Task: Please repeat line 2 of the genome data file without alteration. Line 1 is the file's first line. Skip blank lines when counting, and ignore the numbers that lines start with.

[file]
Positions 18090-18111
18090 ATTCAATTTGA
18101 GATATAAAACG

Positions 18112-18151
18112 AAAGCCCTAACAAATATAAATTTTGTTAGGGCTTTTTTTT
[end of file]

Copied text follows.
18090 ATTCAATTTGA